Earlier this year, ONC and CMS issued new draft guidelines requiring that all insurers and providers serving the Medicare population make their data available electronically by 2020.
The new rules will establish penalties and fines for providers and health plans that don’t make health records available via a standard API by 2020 and as well as penalties for providers who create obstacles to data sharing. They would also require hospitals and emergency departments to notify patients’ primary care providers about admissions, transfers or discharges and use HL7 FHIT and the US Core Data for Interoperability.
According to some critics, however, the guidelines don’t go far enough. In a new article appearing in the Health Affairs blog, for example, authors Michael Hochman, Judith Garber and Edmondo Robinson argue that it’s time to switch to a “more assertive” approach to data sharing.
However, the authors contend that these guidelines won’t be sufficient to jump-start further data sharing. Among other issues, they say, there are too many opportunities for regional HIEs to butt heads and engage in turf wars. Also, they note that while effective HIEs need specialized tools and processes for exchanging data, only a small number of regional HIEs have such tools in place.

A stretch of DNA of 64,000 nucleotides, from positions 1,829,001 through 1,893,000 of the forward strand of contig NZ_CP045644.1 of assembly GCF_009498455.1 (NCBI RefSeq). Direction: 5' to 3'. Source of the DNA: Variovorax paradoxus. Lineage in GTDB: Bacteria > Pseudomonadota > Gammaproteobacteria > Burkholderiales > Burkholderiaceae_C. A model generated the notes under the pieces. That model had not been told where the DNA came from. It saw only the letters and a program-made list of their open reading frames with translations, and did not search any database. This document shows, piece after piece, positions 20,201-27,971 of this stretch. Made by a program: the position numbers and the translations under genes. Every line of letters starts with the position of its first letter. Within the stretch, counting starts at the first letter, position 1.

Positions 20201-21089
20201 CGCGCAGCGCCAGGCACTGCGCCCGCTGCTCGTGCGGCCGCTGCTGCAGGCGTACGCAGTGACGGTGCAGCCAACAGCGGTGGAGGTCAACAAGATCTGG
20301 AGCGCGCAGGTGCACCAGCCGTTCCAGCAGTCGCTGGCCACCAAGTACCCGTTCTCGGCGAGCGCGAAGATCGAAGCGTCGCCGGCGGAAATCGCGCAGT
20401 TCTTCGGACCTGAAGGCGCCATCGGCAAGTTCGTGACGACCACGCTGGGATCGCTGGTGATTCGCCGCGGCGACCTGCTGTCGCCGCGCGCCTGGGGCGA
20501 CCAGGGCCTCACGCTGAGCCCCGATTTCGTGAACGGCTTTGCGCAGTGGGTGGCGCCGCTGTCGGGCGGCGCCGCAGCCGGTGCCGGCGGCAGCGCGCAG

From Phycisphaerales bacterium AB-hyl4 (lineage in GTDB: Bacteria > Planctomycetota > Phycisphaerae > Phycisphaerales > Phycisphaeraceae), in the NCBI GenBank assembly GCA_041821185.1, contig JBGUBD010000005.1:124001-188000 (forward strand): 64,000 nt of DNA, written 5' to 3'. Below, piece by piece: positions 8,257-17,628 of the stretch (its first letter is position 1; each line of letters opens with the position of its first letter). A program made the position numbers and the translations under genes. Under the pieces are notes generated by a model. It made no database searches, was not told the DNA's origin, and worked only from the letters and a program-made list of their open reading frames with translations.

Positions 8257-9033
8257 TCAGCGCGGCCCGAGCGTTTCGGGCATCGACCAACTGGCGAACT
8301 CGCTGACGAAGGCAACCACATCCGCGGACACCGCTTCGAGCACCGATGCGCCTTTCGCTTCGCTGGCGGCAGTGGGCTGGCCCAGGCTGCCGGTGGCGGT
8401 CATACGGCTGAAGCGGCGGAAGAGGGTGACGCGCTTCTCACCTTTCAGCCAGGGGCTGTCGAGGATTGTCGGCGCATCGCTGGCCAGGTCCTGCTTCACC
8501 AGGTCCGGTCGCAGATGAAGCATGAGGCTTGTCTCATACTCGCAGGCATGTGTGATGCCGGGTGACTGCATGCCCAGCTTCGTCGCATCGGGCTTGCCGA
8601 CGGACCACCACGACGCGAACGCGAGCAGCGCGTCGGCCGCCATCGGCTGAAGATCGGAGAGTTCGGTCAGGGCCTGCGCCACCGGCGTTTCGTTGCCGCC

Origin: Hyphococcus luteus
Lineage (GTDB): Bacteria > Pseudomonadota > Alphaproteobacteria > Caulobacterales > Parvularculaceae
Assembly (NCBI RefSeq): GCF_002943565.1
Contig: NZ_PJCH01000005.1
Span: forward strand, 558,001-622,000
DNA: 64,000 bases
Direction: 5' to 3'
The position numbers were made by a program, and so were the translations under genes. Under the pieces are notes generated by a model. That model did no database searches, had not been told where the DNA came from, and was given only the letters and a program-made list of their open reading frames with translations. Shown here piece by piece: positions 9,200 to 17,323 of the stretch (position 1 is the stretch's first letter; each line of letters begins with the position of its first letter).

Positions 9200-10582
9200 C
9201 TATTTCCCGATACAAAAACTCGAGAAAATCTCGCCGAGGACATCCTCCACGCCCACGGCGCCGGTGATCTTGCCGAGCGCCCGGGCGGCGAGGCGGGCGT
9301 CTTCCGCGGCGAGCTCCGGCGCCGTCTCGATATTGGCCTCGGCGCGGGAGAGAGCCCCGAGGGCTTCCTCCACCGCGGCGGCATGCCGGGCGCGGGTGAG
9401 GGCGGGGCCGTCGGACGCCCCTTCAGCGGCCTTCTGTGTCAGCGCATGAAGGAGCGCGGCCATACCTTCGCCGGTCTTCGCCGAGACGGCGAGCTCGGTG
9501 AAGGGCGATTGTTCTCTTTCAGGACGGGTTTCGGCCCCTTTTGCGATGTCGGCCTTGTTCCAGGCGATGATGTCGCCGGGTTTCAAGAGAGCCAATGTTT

To move past this and other challenges standing in the way of HIE advances, it’s time for the federal government to get more directly involved in the development of U.S. HIE infrastructure, the authors suggest.
In particular, they favor the development of a public HIE which would be available to all US providers. If they had this option, local communities would not have to take on the building of their own HIEs, and existing regional HIEs could hook themselves up to the public network. The national HIE could also offer access to best-of-breed tools allowing patients to request their records.
The authors admit that it would be necessary to address some significant issues before plunging ahead with such a plan, such as how the national HIE would be funded, who would govern it and how privacy protections would be handled. Patient matching could also prove to be a significant challenge given how many patients in a national database would have the same names and dates of birth.
Even given these challenges, there are several reasons why a national HIE effort might succeed despite the failure of previous state efforts, the authors wrote. For example, with a national HIE in place, it would be clear who was in charge, which would give its leaders enough authority to succeed, they say.
Also, a national network could choose from a number of effective tools available now and make them available nationally. (The authors cite the CommonWell Health Alliance platform as an example.)
It’s worth bearing in mind that this is all speculation. We don’t yet know if a national, more-centralized model would close gaps or collapse of its own weight, save money or impose massive additional costs. But given how patchy and uncoordinated existing HIE efforts are, it’s worth reconsidering our current HIE assumptions.